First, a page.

Sleeping and eating are both big deals in a pregnant woman's life.
The body needs food, and rest in great quantities so that it can grow a healthy baby and placenta. But although sleeping and eating are vital, they can also be a real challenge to a nauseous, unable-to-sleep woman who may even have heartburn (what fun!) or indigestion.
Pretty ironic, if you think about it. Luckily, there are things you can try if you are experiencing any sleeping or eating uncomfortableness, and all come without a prescription. Nausea and insomnia be gone!
Problems getting to sleep and even staying asleep afflict pregnant women everywhere, especially as pregnancy advances. Getting to sleep requires the body and mind to be relaxed. Epsom salt baths (for at least 20 minutes) are wonderful for getting rid of pregnancy soreness, and with a few drops of lavender essential oil thrown in, can be quite a treat. Epsom salts are magnesium sulfate, which is a deep muscle relaxer. A similar effect can be felt from taking calcium magnesium supplements right before bed. To relax the mind, try meditation and deep breathing. And don't forget the pillows! Use a body pillow for support or as many regular pillows as necessary to take the pressure off.
Another common reason for not being able to get to sleep or for sporadic wakings in the middle of night is the pregnant body's request for food! The funny thing is, women often don't realize that they are waking up because the blood sugar is low. You might not necessarily feel hungry, but it is often the case that eating some protein will send you right back to sleep immediately. Protein before bed can also curb nausea, another plus.
Speaking of nausea......the exact cause of pregnancy nausea (especially early nausea) can differ from person to person, but generally the problem is an excess of hormones (not a bad thing) or low blood sugar.
How do you know which category you fall into?
If eating makes you feel better, even for only 20 minutes, then your problem may be more blood-sugar related. In any case, eating small amounts very often is the best defense. Small amounts of protein are even better and can get you to the point where you can eventually eat more. It's a vicious cycle- nausea followed by not eating tends to produce more nausea, so a conscious effort to eat (even though it sounds so gross!) is worth it.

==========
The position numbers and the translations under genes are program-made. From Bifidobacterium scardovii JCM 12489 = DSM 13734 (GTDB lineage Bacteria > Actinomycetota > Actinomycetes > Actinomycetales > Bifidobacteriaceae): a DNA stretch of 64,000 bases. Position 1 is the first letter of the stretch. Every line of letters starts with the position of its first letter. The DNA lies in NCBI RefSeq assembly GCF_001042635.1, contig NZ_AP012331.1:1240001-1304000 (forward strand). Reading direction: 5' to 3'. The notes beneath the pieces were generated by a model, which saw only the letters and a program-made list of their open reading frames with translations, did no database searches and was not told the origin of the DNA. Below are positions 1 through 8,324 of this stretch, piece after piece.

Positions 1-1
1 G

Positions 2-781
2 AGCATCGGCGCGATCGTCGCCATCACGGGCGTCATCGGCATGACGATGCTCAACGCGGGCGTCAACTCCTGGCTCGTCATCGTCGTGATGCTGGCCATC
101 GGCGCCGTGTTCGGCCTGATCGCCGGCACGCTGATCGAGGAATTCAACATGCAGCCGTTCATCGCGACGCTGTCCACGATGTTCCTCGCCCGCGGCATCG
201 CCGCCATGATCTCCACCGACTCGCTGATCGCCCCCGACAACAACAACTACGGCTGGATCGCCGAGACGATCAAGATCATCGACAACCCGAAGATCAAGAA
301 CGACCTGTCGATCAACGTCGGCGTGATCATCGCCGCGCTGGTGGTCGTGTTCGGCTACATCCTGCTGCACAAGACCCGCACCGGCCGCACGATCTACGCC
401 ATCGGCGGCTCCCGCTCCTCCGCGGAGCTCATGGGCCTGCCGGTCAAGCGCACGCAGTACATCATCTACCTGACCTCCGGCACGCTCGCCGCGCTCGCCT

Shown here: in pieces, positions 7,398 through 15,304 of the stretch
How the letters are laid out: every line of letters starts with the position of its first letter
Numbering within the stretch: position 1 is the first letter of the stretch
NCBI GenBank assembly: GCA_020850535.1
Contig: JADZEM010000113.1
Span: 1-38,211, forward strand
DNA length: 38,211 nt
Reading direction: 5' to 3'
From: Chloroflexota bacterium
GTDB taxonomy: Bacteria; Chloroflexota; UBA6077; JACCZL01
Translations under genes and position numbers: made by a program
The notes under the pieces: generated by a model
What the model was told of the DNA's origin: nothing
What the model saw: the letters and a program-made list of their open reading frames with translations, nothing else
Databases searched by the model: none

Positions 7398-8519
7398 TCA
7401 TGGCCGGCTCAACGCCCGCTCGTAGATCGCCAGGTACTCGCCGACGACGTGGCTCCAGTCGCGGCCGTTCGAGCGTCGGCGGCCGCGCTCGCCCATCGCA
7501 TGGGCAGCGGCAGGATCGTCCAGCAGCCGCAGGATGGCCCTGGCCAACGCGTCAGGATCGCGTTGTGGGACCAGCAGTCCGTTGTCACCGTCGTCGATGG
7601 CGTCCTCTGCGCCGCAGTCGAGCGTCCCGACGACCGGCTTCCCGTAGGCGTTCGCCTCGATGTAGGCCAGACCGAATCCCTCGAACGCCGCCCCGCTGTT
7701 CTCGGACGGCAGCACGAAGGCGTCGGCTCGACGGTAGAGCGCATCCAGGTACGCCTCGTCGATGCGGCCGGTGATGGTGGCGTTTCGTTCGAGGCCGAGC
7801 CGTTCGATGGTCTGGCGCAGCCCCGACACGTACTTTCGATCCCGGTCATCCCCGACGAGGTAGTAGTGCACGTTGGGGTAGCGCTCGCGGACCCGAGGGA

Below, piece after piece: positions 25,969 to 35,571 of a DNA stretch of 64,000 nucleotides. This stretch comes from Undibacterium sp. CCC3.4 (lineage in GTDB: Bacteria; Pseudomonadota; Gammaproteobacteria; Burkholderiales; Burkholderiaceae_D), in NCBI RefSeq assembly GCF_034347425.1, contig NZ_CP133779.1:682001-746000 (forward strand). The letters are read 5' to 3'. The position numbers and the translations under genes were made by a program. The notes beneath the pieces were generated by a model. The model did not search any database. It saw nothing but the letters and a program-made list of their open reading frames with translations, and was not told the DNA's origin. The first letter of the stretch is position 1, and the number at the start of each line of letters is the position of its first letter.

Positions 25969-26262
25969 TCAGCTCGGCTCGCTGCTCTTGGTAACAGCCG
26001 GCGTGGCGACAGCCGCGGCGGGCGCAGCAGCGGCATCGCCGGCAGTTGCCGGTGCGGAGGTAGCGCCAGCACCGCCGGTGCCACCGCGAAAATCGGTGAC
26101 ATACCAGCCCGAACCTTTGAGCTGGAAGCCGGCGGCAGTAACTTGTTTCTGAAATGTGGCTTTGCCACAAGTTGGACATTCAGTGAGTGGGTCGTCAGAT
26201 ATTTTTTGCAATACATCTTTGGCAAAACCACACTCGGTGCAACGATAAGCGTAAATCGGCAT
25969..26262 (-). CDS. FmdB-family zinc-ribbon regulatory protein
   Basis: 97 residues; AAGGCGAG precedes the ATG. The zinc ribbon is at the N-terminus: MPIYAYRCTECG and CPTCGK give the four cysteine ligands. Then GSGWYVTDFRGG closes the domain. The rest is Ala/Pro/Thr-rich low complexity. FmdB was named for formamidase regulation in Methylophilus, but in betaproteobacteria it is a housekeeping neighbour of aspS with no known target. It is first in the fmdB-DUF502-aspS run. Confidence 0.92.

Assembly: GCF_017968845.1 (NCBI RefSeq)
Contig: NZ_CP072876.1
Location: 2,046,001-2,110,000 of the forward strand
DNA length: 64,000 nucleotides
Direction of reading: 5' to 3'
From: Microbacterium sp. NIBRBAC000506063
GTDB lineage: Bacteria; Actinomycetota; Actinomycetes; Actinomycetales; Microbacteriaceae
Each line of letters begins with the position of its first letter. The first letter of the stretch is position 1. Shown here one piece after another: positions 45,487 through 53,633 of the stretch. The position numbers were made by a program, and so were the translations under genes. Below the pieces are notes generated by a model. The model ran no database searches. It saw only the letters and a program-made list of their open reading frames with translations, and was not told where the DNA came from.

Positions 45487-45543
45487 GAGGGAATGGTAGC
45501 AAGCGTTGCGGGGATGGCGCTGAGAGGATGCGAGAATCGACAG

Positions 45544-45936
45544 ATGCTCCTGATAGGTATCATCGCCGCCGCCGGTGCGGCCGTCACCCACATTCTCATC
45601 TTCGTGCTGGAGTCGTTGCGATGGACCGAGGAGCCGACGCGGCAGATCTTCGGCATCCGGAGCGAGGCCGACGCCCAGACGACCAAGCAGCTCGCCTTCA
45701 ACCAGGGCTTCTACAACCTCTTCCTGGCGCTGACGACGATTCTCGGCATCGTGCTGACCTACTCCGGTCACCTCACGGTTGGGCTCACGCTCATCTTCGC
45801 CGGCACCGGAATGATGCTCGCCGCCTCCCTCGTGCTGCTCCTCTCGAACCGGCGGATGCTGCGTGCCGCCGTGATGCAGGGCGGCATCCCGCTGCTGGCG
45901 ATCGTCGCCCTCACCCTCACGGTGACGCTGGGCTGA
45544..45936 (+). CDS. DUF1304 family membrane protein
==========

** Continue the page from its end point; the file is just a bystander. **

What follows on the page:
Last but not least is heartburn.
Some women deal with this their entire pregnancies, and some only at the tail end (and some not at all, luckily). Heartburn is largely due to the relaxing of the little “gate” that separates the stomach from the esophagus. (This “relaxing” happens elsewhere in the body before birth, like in the pelvis, and it. otherwise is an important part of getting the body ready to birth a baby).
Unfortunately , it is none too pleasant to have a relaxed esophagus, and the best bet is really prevention. Especially if you are prone, no greasy foods. And like nausea prevention, eating small, frequent meals is best so that your body is never shocked by food! Staying upright after eating is preferable, too.
What if prevention has come too late? Consider taking digestive enzymes, which will help digest food and also papaya tablets (enzymes as well) that will help neutralize all the acidity. A liquid calcium-magnesium supplement can help by coating the stomach, as can eating raw almonds or carrot sticks after a meal.
Whatever you do, stay away from traditional antacids (like Tums, etc.) while pregnant. Used in excess, these candy-like things (although helpful) can be a risk to the health of your placenta, which also means a huge risk to your baby.